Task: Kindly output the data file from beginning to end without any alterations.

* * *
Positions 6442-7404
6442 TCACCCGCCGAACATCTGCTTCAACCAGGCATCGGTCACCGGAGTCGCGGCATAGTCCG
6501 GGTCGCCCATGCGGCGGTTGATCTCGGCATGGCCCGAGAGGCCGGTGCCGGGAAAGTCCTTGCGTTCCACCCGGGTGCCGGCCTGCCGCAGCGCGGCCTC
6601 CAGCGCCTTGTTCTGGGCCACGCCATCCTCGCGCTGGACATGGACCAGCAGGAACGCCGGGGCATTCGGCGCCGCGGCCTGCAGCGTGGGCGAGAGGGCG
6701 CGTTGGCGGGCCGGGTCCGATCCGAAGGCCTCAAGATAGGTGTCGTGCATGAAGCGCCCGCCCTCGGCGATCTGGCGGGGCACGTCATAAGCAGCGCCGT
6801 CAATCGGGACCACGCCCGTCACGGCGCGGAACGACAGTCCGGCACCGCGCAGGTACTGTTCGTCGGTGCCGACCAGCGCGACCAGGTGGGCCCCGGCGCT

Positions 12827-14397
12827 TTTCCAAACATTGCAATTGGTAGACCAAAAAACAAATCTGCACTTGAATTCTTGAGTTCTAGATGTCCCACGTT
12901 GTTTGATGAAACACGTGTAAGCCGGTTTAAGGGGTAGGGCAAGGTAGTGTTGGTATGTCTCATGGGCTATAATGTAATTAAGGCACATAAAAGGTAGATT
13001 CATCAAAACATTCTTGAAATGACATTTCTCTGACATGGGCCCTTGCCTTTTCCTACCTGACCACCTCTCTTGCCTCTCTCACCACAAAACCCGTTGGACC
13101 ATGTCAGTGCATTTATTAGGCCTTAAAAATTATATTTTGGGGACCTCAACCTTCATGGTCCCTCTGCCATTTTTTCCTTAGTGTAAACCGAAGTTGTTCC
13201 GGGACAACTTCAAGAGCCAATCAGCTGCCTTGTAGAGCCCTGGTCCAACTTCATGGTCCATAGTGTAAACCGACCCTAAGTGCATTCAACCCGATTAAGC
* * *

Positions 6442-7404
6442 TCACCCGCCGAACATCTGCTTCAACCAGGCATCGGTCACCGGAGTCGCGGCATAGTCCG
6501 GGTCGCCCATGCGGCGGTTGATCTCGGCATGGCCCGAGAGGCCGGTGCCGGGAAAGTCCTTGCGTTCCACCCGGGTGCCGGCCTGCCGCAGCGCGGCCTC
6601 CAGCGCCTTGTTCTGGGCCACGCCATCCTCGCGCTGGACATGGACCAGCAGGAACGCCGGGGCATTCGGCGCCGCGGCCTGCAGCGTGGGCGAGAGGGCG
6701 CGTTGGCGGGCCGGGTCCGATCCGAAGGCCTCAAGATAGGTGTCGTGCATGAAGCGCCCGCCCTCGGCGATCTGGCGGGGCACGTCATAAGCAGCGCCGT
6801 CAATCGGGACCACGCCCGTCACGGCGCGGAACGACAGTCCGGCACCGCGCAGGTACTGTTCGTCGGTGCCGACCAGCGCGACCAGGTGGGCCCCGGCGCT

Positions 12827-14397
12827 TTTCCAAACATTGCAATTGGTAGACCAAAAAACAAATCTGCACTTGAATTCTTGAGTTCTAGATGTCCCACGTT
12901 GTTTGATGAAACACGTGTAAGCCGGTTTAAGGGGTAGGGCAAGGTAGTGTTGGTATGTCTCATGGGCTATAATGTAATTAAGGCACATAAAAGGTAGATT
13001 CATCAAAACATTCTTGAAATGACATTTCTCTGACATGGGCCCTTGCCTTTTCCTACCTGACCACCTCTCTTGCCTCTCTCACCACAAAACCCGTTGGACC
13101 ATGTCAGTGCATTTATTAGGCCTTAAAAATTATATTTTGGGGACCTCAACCTTCATGGTCCCTCTGCCATTTTTTCCTTAGTGTAAACCGAAGTTGTTCC
13201 GGGACAACTTCAAGAGCCAATCAGCTGCCTTGTAGAGCCCTGGTCCAACTTCATGGTCCATAGTGTAAACCGACCCTAAGTGCATTCAACCCGATTAAGC